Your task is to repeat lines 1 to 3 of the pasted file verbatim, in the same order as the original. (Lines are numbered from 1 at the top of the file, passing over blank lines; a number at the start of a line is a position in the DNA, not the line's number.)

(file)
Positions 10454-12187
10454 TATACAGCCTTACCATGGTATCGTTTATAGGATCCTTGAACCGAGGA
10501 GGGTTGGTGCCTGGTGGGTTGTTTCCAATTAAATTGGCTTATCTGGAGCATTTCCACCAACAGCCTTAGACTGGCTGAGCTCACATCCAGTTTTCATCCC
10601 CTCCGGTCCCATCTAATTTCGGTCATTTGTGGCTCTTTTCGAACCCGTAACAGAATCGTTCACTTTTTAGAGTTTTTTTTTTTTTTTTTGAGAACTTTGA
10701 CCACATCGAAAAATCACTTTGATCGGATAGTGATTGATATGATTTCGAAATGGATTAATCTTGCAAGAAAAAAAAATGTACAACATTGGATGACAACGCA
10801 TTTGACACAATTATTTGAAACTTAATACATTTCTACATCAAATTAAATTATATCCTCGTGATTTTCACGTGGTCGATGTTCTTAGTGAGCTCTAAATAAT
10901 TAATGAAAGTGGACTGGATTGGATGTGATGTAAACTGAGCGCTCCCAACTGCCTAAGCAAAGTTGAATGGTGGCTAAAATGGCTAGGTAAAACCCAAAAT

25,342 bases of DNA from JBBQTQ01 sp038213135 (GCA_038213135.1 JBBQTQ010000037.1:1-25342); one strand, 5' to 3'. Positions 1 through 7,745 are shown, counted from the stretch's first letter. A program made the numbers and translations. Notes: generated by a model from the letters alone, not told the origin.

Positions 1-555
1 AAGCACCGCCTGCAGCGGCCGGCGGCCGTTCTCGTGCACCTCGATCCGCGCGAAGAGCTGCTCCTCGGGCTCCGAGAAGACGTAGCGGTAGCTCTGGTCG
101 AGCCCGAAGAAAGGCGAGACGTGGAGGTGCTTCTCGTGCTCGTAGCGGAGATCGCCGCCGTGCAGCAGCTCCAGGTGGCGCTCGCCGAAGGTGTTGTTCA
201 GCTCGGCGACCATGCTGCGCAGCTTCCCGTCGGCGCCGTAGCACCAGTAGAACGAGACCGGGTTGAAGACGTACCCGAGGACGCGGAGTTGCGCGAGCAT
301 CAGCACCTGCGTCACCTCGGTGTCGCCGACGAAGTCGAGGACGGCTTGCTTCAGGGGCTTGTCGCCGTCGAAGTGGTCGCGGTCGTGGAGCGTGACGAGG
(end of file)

Positions 10454-12187
10454 TATACAGCCTTACCATGGTATCGTTTATAGGATCCTTGAACCGAGGA
10501 GGGTTGGTGCCTGGTGGGTTGTTTCCAATTAAATTGGCTTATCTGGAGCATTTCCACCAACAGCCTTAGACTGGCTGAGCTCACATCCAGTTTTCATCCC